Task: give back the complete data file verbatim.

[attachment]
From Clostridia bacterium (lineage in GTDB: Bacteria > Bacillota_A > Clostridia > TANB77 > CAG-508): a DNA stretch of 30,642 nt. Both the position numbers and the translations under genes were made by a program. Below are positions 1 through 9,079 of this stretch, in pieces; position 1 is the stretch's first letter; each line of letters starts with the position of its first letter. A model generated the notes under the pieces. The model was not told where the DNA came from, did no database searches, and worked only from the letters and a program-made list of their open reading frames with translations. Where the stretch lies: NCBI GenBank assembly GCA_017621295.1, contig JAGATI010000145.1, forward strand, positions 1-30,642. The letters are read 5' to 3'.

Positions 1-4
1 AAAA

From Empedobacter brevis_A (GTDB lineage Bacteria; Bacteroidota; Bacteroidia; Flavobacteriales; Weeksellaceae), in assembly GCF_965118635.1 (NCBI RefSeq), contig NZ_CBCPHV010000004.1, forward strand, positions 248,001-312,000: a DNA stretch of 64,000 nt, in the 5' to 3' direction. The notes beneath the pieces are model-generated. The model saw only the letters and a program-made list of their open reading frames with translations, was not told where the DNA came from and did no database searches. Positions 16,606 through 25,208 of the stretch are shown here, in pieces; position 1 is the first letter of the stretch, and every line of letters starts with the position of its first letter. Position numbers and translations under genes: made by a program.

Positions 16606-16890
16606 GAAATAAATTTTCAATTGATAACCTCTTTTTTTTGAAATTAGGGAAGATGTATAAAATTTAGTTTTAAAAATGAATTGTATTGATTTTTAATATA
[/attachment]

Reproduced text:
From Clostridia bacterium (lineage in GTDB: Bacteria > Bacillota_A > Clostridia > TANB77 > CAG-508): a DNA stretch of 30,642 nt. Both the position numbers and the translations under genes were made by a program. Below are positions 1 through 9,079 of this stretch, in pieces; position 1 is the stretch's first letter; each line of letters starts with the position of its first letter. A model generated the notes under the pieces. The model was not told where the DNA came from, did no database searches, and worked only from the letters and a program-made list of their open reading frames with translations. Where the stretch lies: NCBI GenBank assembly GCA_017621295.1, contig JAGATI010000145.1, forward strand, positions 1-30,642. The letters are read 5' to 3'.

Positions 1-4
1 AAAA

From Empedobacter brevis_A (GTDB lineage Bacteria; Bacteroidota; Bacteroidia; Flavobacteriales; Weeksellaceae), in assembly GCF_965118635.1 (NCBI RefSeq), contig NZ_CBCPHV010000004.1, forward strand, positions 248,001-312,000: a DNA stretch of 64,000 nt, in the 5' to 3' direction. The notes beneath the pieces are model-generated. The model saw only the letters and a program-made list of their open reading frames with translations, was not told where the DNA came from and did no database searches. Positions 16,606 through 25,208 of the stretch are shown here, in pieces; position 1 is the first letter of the stretch, and every line of letters starts with the position of its first letter. Position numbers and translations under genes: made by a program.

Positions 16606-16890
16606 GAAATAAATTTTCAATTGATAACCTCTTTTTTTTGAAATTAGGGAAGATGTATAAAATTTAGTTTTAAAAATGAATTGTATTGATTTTTAATATA